Skeuomorphic is My New Fave Word
People are saying that most of the early web3 innovations are just copies of prior internet companies, the big winners long term will use this tech in completely new ways that are not skeuomorphic.
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I learned a new word recently. It has been coming up a lot on web3 podcasts and in blog posts. It is called skeuomorphic. I’ll be honest, I had to look this one up. Never heard it before. A skeuomorph is “a derivative object that retains ornamental design cues (attributes) from structures that were necessary in the original.” In the early days of electric lights, bulbs were made to look like burning candles. That is skeuomorphic. As it relates to web3, a new technology is considered skeuomorphic if it basically just takes a prior web concept and adds a token or NFT to it. These days, skeuomorphic is a bit of a diss on web3 as nothing truly new and unique.
When the internet first started, a lot of the early experiences were skeuomorphic. Early innovators took offline experiences and put them online. Amazon sold books via a website. Expedia let you shop for flights online instead of on the phone or via a travel agent. Wikipedia took the encyclopedia books and made them available over the web. All of these were big and successful, but they were also skeuomorphic. What was really unique in web1 and web2? Using your phone to order a car, track its location, map your drive, and pay for the trip. You could sort of argue that all of these things existed offline and Uber combined them, but this was fairly new from a technology perspective. Social networks in web2 also would be consider new. It would be hard to argue they simply copied something from the offline world.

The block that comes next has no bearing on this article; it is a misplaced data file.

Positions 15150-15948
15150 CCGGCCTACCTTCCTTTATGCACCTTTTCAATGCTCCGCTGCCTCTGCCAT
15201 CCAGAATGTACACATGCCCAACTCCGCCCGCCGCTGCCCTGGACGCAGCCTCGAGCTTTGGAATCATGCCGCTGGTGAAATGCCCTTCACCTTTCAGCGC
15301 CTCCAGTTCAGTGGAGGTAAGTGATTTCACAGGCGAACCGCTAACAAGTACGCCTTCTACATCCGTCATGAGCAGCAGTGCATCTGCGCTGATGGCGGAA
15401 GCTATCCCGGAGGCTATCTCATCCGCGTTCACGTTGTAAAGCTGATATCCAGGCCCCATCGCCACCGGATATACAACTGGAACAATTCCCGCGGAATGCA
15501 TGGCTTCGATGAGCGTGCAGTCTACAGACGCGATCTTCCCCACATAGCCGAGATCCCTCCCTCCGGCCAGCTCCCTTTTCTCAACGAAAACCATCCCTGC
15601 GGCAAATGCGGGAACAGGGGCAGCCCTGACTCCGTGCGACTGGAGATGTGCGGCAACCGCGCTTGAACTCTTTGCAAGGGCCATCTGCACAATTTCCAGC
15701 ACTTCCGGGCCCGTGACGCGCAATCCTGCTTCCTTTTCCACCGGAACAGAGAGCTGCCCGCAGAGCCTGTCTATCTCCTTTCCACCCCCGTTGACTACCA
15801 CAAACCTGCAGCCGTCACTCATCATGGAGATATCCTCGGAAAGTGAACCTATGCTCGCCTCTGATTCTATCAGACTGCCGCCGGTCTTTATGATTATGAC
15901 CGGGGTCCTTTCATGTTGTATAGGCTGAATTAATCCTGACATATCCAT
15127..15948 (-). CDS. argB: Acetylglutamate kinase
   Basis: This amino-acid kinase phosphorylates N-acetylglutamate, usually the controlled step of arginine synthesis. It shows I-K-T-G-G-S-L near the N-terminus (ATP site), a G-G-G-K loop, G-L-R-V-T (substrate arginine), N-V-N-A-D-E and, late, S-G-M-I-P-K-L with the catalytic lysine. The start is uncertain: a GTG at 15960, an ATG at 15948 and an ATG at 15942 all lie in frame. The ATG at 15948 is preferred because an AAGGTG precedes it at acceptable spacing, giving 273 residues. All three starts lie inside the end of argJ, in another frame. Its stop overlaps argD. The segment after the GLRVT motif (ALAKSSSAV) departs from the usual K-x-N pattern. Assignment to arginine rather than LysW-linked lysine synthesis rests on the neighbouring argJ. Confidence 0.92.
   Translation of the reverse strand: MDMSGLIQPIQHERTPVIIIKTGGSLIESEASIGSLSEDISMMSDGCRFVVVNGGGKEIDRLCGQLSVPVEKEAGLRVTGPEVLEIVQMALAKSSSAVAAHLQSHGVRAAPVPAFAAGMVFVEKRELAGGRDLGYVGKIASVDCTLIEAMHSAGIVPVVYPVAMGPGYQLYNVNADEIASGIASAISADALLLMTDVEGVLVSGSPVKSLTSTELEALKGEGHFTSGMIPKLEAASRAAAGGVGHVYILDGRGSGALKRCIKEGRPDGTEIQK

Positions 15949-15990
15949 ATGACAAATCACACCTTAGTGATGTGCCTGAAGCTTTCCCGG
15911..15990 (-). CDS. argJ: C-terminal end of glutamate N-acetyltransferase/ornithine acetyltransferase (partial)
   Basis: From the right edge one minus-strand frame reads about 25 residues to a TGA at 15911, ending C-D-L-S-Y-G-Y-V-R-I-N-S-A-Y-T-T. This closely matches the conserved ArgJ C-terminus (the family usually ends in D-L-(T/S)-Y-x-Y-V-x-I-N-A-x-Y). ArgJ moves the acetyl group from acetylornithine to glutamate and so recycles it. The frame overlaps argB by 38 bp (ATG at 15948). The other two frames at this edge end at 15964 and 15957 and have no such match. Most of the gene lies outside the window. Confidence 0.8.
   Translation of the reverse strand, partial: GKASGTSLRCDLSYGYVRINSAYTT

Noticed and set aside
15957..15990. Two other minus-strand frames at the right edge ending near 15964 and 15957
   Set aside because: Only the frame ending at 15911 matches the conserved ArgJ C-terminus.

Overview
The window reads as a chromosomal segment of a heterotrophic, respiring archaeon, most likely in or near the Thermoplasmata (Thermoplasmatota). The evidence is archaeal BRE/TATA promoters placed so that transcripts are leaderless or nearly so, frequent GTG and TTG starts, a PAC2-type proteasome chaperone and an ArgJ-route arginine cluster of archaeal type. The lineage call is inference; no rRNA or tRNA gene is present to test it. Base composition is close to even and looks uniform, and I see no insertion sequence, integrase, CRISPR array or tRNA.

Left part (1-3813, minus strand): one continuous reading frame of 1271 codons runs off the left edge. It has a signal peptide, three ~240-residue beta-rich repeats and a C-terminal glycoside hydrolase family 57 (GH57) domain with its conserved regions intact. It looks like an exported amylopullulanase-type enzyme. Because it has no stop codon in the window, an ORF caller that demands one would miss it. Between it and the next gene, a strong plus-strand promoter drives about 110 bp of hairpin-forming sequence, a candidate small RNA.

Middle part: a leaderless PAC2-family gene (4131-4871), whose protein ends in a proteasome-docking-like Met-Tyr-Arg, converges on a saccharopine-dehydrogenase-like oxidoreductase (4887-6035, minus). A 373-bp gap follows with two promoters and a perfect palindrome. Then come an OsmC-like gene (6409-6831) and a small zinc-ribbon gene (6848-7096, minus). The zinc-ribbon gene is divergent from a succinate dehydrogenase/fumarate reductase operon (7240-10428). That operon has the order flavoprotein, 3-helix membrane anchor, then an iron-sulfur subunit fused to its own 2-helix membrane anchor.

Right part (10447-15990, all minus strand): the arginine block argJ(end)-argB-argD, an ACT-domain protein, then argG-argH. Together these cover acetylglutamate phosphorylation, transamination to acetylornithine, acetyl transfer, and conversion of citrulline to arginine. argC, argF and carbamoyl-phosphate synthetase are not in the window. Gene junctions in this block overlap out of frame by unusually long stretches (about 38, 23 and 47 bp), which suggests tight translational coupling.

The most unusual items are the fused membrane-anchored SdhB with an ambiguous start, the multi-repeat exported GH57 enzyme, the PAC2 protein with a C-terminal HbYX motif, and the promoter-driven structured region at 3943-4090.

Real value to the world typically comes from things are not skeuomorphic. Simply upgrading some web2 things in a decentralized manner will be helpful and might lead to some early winners. The real leaps forward will come from business models that could not have been done without web3 technologies.
Let’s talk about some practical applications in web3 and see if we think they are skeuomorphic or really new stuff. If you take something like OpenSea, I consider this skeuomorphic. It offers nothing special or different than a traditional web1 online exchange like eBay, other than the fact that the underlying assets traded are NFTs. This one is pretty cut and dried for me. They are a web3 leader, but they are not using this new technology in a new way. They are just copying an older business model. OpenSea has centralized ownership by the founders and their VC backers, just like eBay did in the early days. There are some NFT marketplaces working to redefine the model, and we may see something groundbreaking there soon.
How about Coinbase? Easy answer, it’s skeuomorphic. Yes, they are trading Cryptocurrencies, but they are doing it just like their stockbroker counterparts. You open an account with them, fund it, and make purchases of assets. Nothing really groundbreaking here from a technology perspective, other than the assets being traded. I would argue that Crypto wallets and the way these integrate with decentralized exchanges and other apps, these are new tech for sure.
What about another topic we covered in this newsletter a few weeks ago called Fan Tokens? Are these just new web3 versions of online fan clubs or are they employing Crypto technology to do something more innovative? I think these are breaking new ground. The blockchain gives fans the ability to “prove” just how early they started supporting a musician or other creator. In the past, everyone could claim they saw a now popular band at some tiny bar, but few had the receipts to verify it. On chain, you’ll easily be able to show when you first bought a creator’s fan token. The way that creators are using fan tokens and NFTs to gate access to content is a meaningful update to prior fan offerings of merch or tickets.
There are very new things happening in the DAO space that are truly innovative. Also, in my next post I’ll be discussing decentralized talent networks. These are definitely not skeuomorphic. I’ll continue to be on the lookout for companies building businesses that simply would not have been possible before blockchain. You should too. Watch for the market innovators that are pushing past skeuomorphism and you’ll likely find the leaders of the next decade.